mobile - desktop
3 months for $50.00
News & Events:
Posted by Langaha on December 10, 2002 at 18:16:31:
In Reply to: mtDNA - problems . . . posted by troy h on December 10, 2002 at 12:09:49:
:1) since mtDNA is matrilineal (i.e. its all inherited from your mother), use mtDNA underestimates gene flow. as you know, females of most species are more sedentary than males (of herps in particular) - most females grow up and live their lives in a relatively small home range. its males that get up and move around - much of animal dispersal and therefore gene flow is due to movement of young males away from their birthplace.
:perhaps it would be nice if Rick Staub or someone else working with mtDNA data sets would get on here and contribute to this discussion . . . but for now, i'd like to point out a few limitations of mtDNA analyses . . .
You build it we will come. All that you stated Troy is true, but there are a lot more advantages/disadvantages to state than I have time for today. Hopefully someone else will stop by your ballfield. Your #1 above is especially true, and this is what many of us have the biggest problem with.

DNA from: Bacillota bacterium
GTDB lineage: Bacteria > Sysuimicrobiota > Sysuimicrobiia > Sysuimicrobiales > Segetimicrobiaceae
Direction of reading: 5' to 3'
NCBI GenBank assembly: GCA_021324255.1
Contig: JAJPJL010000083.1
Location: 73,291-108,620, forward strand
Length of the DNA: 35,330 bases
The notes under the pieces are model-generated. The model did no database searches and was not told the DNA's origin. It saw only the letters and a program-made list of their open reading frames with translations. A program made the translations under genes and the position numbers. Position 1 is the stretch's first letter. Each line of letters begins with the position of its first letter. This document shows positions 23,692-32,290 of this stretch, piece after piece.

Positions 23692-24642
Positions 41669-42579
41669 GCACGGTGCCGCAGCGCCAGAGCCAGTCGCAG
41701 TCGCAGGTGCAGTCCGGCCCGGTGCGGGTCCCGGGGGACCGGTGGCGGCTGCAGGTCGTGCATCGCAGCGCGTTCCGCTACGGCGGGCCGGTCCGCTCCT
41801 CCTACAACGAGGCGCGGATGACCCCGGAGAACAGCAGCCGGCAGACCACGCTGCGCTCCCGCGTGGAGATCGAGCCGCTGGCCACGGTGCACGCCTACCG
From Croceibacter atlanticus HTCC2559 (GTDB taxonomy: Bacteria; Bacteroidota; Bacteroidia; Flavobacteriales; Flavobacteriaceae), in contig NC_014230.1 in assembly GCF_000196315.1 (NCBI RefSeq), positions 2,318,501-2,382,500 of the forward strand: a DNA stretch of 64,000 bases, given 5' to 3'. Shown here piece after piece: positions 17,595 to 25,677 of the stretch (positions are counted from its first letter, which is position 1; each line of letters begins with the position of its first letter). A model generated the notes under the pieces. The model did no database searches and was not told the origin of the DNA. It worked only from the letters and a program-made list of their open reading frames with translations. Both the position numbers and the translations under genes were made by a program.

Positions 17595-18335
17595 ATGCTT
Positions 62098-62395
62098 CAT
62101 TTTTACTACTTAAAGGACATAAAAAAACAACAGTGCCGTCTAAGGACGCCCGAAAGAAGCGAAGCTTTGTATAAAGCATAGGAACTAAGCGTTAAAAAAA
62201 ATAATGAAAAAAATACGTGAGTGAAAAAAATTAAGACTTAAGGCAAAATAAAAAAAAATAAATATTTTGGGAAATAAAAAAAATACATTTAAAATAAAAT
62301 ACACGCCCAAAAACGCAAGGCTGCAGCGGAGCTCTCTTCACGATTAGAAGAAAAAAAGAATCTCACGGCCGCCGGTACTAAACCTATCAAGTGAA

For example, Bowen et al. demonstrated maternal homing in sea turtles using mtDNA. Females exibit high population structure as they come back to the exact beach on which they were born to nest. Thus, one using the Evolutionary Species Concept could (and would) argue that each beach has a distinct species. However, we also know that male sea turtles have no beach preference during the mating season, thus their genes are scattered but will not be illustrated using mtDNA. So would you consider each beach's population to represent a distinct species? Perhaps I wasn't aware that sea turtles are parthenogenetic, don't males count?